Bottom line: Great Fun! Can’t wait until September for the next chance to “work the great ones”.

Mac, WQ8U
CX Newsletter Editor






Rob & team
















The CX Newsletter is intended for the enjoyment of CX participants and others interested in the restoration, operation and enjoyment of Classic Ham Gear. This Newsletter was prepared from materials submitted by CX participants and from on-the-air observations and QSOs. Editorial comments on Individual Reports are shown in [Italics]. Any errors, omissions, or insensitive comments are unintentional. Please let me know if you have suggestions on improving the Newsletter or the CX website.
Thanks and 73,
Mac, WQ8U





Nice to hear you on 40 from North Carolina! February's CX was very active, and the bands were surprisingly good (even 10 meters). I spent Saturday fighting rig problems, as usual. My KWM-1 developed a large arc between the final plate choke and a feedthrough cap - really left a mess, but after moving some components, everything worked ok. After three weekends, I finally achieved full output from my new (freebie) HT 40, paired with the HA 5 VFO and Drake 2B.

Beginning CX at 1400 worked out wonderfully! I spread out my operating between the bands and modes as much as possible. I began on 20 CW with Rob, K2TOP at 14:30, on his USN TBW. It was easy to qualify the DX100/RME 6900 and DX 60/SB303, plus several other rigs. This year, I qualified my stations one by one, moving to other transmitters only on occasion. I think I worked more different calls this way. I also answered CQ's rather than just calling, when possible.

Moving at 15 SSB at 1620, I found the band open all over the country. Larry, KC8JX, was strong in here. He managed to hear the HT-40's blazing 8 W of AM, finally qualifying the small transmitter. His Heathkit HX-10 sounded great! At 1835, I put the Johnson Desk KW on 10 AM and almost managed to work K2TOP - I just could not copy his rig in the noise. However, I worked several others, including Jack, KH6CC, who is always loud here (my QTH looks out over the Pacific from 1200 ft).

There was a 10-10 contest on SSB; I parked on 28.494 and had a great time calling CQ CX. I exchanged information with several lonely 10-10 folks; by adding a bit both ways, the contact could count for either event. This worked out nicely and was much better than competing with the Texas QSO party last fall! Mike, VE3FGU, powered up several vintage stations to work me, including his Viking 500.

I moved back to 20 CW and picked up W8KGI, K2TOP, K3ZX, and other familiar CXer's. I then found W7ID and KC8JX on 14.270 SSB, and we had a nice 3 way. I moved down frequency and began a long run using the Hallicrafters SR-400A. Notable was K5AM on his homebrew solid state transmitter and a long, long list of boatanchor receivers. Drake, Heathkit, and Collins dominated the log. My old friend Paul, KU6T, from my old school (UCLA) gave me the only HX-50 heard or worked; nice to hear him on the air. The band openings were unbelievably strong towards sundown, and it was fun to hear many boatanchor stories and memories from CX newbies and drop-by's.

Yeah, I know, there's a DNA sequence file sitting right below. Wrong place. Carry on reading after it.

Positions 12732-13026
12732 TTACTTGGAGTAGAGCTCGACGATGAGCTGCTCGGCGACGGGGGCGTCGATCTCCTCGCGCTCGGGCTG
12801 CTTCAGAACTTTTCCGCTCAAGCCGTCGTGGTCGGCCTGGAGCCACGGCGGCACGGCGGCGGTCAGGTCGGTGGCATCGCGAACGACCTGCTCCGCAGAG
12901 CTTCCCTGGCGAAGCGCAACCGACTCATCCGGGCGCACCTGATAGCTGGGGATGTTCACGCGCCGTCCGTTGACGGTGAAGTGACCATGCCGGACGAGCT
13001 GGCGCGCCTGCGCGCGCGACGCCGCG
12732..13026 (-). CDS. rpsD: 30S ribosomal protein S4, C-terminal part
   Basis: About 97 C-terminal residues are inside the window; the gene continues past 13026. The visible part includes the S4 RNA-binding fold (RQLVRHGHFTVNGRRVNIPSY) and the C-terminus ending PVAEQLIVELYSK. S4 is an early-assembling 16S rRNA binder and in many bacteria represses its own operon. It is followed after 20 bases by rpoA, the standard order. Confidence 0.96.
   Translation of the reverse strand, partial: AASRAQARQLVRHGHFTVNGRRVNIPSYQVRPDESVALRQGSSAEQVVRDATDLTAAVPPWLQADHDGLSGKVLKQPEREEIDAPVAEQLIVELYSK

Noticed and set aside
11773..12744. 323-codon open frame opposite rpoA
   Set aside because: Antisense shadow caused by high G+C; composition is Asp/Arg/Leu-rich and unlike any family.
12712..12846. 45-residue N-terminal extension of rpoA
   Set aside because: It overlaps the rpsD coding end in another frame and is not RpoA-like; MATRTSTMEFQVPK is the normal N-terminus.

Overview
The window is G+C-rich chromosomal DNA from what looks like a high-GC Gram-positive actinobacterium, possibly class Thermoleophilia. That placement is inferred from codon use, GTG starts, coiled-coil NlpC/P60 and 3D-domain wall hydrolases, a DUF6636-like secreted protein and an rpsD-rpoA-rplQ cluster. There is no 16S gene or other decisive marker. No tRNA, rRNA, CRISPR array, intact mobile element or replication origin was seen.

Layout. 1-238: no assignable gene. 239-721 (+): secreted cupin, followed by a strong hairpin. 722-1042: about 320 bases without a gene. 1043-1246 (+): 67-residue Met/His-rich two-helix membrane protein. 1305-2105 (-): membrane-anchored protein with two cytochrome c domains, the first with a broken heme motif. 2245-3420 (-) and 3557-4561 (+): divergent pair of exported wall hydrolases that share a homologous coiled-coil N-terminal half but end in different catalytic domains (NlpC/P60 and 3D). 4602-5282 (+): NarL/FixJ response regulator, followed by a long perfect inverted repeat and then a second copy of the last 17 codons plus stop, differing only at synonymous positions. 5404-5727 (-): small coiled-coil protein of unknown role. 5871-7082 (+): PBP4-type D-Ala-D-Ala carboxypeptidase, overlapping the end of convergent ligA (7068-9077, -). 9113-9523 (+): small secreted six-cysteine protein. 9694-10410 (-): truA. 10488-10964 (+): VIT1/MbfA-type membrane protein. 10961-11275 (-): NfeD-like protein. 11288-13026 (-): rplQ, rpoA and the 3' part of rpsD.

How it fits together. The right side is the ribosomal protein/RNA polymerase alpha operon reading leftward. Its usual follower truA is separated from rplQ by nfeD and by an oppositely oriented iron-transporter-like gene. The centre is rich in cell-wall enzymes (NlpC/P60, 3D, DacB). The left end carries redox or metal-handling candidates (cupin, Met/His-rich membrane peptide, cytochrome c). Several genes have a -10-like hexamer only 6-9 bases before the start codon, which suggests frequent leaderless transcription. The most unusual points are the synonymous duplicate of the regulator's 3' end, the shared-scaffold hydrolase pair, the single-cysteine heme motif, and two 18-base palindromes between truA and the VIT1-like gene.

I finally moved to 40 CW at 0145 and managed to work you, Mac, from NC, as well as a bunch of wild old rigs. Meisner Signal Shifters were popular! 40 finally died, and 80 had S9 plu 20 local QRN, so I gave up at 1500. I know I missed many late birds on 80, but I could not hear anything through the racket.

I qualified 17 stations and worked 186 CX contacts. My scores are: SSB 27,654,396, CW 4,628,442, and AM 72,660 for a total of 32,355,498. This is preliminary - I will double check the totals. Next time - I am going the computer route - pencil and paper are a pain with this many rigs to track.

However - the score is not important in this event - what counts is putting the old junque on the air and having fun!

Comments on times: starting at 1400 worked very well - there were many CXer's on the air early, so this was a popular time to operate. We could separate the phone and CW into two days, thereby concentrating the participants; I still favor that approach, being crazy enough to want more of this type of activity. Same hours, but run both Saturday (phone) and Sunday (CW)? This would give us more time to find each other on each mode and a higher probability of doing so, band by band. Just my humble opinion.

Rocco N6KN

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Well it's the "morning after," and I survived the February 2004 CX pretty well.

It has been pretty cold here in New Mexico this winter, so I was not sure about getting out into my garage to get my "summer shack" gear on the air. However I did dress for the occasion, long underwear, a flannel shirt topped by a sweatshirt topped by an Irish wollen sweater topped by a coat, and I managed to get 10 receivers and 11 transmitters out there on the air. Ten of the pairs went on 40 cw, and I must thank Charles, K0NG, and Paul, K2LOMQ, for hanging in there and working all of them. The Globe King 275 was easy to copy with better than 200 watts out, but the Hammarlund 4-20 and McMurdo Silver 701 only have about 5 to 10 watts out and the guys had to strain a bit more to hear them.

Inside where it was toasty-warm in my closet-shack, I shed most of my protective garments and ran another 12 receivers and 13 transmitters on 20, 40 and 80 cw. I also got on 160 later on, but there was no CX activity on 1810 out here so I folded up and went to bed.